All posts by Jessica Wall

Summertime, and the Kids are Hungry

Author: Danielle L Cullen MD, MPH – Pediatric Emergency Medicine Fellow at Children’s Hospital of Philadelphia

One in five children in the US do not get the food that they need on a daily basis to lead a healthy, active lifestyle. How is it that in a country of wealth and excess, children’s basic needs for life are not being met?

During the academic year, 21.5 million children receive and rely on free and reduced priced school breakfast and lunch as their primary source of nutrition. While summer should be a carefree time of outdoor play, with the absence of school food programs, it is instead too often a time of hunger. Federal Summer Nutrition Programs through the USDA provide meals to children during the summer months. Unfortunately, due to lack of awareness of these programs, they are severely underutilized. Only one in seven children who receive free or reduced-price school meals also participate in summer meal programs.(1) read more

A Case for Ketofol in the Pediatric ED

Imagine it’s a warm day in June when an 18-month old male with a complicated facial laceration involving the oral mucosa from a dog bite presents to your emergency department (ED). His parents are requesting that his lacerations be repaired by a plastic surgeon.   You recognize their concern and are happy to oblige. You want to ensure the best outcome so you decide to do procedural sedation for the repair. You reach for your handy dandy procedural sedation hammer Ketamine. However, while your patient has obviously achieved a dissociative state, he seems to be periodically moving and tongue thrusting. Your consultant is not very pleased at that thought of attempting a delicate repair on a moving child. What can be done? read more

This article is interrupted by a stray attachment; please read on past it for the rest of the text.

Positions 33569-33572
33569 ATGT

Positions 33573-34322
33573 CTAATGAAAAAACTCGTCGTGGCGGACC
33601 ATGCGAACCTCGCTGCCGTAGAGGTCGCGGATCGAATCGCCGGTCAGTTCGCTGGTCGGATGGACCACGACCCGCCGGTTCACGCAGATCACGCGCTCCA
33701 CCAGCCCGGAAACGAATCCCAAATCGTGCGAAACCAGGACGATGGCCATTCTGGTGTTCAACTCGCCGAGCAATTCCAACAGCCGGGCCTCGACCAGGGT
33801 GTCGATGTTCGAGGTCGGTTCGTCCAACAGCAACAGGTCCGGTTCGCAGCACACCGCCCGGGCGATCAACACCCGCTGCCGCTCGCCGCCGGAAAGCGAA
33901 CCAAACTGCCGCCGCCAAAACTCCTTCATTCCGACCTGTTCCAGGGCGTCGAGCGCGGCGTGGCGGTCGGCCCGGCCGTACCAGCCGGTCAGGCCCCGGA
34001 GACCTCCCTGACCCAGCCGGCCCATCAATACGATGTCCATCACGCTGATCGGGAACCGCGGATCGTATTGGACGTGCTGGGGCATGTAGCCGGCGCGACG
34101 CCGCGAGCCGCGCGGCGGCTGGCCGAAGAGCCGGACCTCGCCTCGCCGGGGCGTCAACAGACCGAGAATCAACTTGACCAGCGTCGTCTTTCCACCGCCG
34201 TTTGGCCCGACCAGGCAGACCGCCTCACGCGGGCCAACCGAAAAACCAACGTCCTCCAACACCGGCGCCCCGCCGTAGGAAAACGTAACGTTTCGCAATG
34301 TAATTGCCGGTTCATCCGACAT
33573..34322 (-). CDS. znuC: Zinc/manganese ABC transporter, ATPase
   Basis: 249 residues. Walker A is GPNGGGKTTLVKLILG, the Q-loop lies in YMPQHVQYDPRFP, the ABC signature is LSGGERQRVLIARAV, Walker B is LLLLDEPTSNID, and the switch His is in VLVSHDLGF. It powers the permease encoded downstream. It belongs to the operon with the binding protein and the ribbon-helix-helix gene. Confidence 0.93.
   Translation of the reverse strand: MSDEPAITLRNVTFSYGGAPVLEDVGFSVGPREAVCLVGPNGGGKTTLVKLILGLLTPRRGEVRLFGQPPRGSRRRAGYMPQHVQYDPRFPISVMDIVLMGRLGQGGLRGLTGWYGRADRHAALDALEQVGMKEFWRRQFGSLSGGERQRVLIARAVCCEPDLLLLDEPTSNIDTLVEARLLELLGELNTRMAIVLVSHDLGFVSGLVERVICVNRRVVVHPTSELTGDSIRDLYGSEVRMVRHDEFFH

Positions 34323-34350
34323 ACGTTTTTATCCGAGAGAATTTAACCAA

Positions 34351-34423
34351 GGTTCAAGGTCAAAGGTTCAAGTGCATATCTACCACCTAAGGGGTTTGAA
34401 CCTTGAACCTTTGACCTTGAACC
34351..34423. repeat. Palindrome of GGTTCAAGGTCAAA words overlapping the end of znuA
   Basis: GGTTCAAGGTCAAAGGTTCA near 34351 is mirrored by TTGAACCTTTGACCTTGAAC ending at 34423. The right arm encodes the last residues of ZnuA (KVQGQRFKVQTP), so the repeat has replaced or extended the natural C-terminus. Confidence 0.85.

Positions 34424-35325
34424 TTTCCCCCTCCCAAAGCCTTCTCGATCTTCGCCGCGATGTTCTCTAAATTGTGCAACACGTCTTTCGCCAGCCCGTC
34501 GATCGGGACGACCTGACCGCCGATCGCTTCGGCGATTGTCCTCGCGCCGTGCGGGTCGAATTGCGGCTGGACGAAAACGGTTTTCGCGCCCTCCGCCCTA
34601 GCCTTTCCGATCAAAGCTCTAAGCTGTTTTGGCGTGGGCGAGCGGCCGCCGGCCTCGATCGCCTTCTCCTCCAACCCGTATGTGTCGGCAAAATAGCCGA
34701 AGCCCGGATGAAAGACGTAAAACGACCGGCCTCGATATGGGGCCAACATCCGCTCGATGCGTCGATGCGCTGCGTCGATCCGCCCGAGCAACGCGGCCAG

Toxicology Notes: Considerations for Cyanide Treatment in the Emergency Department

While working the overnight shift a child is brought in to your emergency department from a house fire. His burns are minor, but he was found in the house and likely had a significant smoke inhalation. The paramedics have started oxygen therapy, and as an astute emergency physician you add a blood gas with cooximetry, lactate and cyanide level to your initial orders. You are preparing to administer the CYANOKIT (hydroxocobalamin) but you pause for a moment to ask, “Should I be sending additional labs before I give this medications? Will this affect management in the next 24 hours? Are there other options?” read more

Emergency management of concussion in children: How much rest is too much?

March has arrived and the temperatures in the northeast are rising. With the warm weather come spring and summer sports seasons, and a new batch of concussions in the pediatric and young adult populations. Nearly 4 million sports-related traumatic brain injuries occur each year. The number of children seen in emergency departments for concussion has nearly tripled in the past decade. Over the past 10 years, concussion safety laws have been passed in every state, requiring that children be seen by a medical professional prior to returning to sports. As our awareness of the diagnosis of concussion increases, more and more children will continue to present to emergency departments across the country. read more